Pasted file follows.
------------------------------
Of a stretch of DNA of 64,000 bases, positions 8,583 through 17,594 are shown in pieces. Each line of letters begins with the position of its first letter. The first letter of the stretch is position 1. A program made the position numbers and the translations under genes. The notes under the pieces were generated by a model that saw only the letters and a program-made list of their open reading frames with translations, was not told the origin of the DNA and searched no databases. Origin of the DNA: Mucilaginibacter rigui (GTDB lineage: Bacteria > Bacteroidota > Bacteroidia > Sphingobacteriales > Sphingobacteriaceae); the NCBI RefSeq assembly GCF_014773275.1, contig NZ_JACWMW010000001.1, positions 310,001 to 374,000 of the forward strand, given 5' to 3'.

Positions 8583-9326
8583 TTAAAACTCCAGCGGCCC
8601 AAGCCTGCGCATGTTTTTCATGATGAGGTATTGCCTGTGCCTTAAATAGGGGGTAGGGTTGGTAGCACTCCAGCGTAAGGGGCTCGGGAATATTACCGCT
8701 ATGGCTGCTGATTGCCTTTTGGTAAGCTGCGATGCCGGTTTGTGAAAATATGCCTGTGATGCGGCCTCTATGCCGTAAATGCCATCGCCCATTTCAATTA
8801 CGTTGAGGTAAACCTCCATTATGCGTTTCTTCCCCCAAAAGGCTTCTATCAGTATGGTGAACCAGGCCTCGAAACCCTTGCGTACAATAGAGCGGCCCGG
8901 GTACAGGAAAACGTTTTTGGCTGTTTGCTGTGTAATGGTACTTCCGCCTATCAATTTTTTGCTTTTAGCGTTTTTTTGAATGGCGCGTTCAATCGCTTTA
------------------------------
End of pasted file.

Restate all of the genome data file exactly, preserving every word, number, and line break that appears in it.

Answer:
Of a stretch of DNA of 64,000 bases, positions 8,583 through 17,594 are shown in pieces. Each line of letters begins with the position of its first letter. The first letter of the stretch is position 1. A program made the position numbers and the translations under genes. The notes under the pieces were generated by a model that saw only the letters and a program-made list of their open reading frames with translations, was not told the origin of the DNA and searched no databases. Origin of the DNA: Mucilaginibacter rigui (GTDB lineage: Bacteria > Bacteroidota > Bacteroidia > Sphingobacteriales > Sphingobacteriaceae); the NCBI RefSeq assembly GCF_014773275.1, contig NZ_JACWMW010000001.1, positions 310,001 to 374,000 of the forward strand, given 5' to 3'.

Positions 8583-9326
8583 TTAAAACTCCAGCGGCCC
8601 AAGCCTGCGCATGTTTTTCATGATGAGGTATTGCCTGTGCCTTAAATAGGGGGTAGGGTTGGTAGCACTCCAGCGTAAGGGGCTCGGGAATATTACCGCT
8701 ATGGCTGCTGATTGCCTTTTGGTAAGCTGCGATGCCGGTTTGTGAAAATATGCCTGTGATGCGGCCTCTATGCCGTAAATGCCATCGCCCATTTCAATTA
8801 CGTTGAGGTAAACCTCCATTATGCGTTTCTTCCCCCAAAAGGCTTCTATCAGTATGGTGAACCAGGCCTCGAAACCCTTGCGTACAATAGAGCGGCCCGG
8901 GTACAGGAAAACGTTTTTGGCTGTTTGCTGTGTAATGGTACTTCCGCCTATCAATTTTTTGCTTTTAGCGTTTTTTTGAATGGCGCGTTCAATCGCTTTA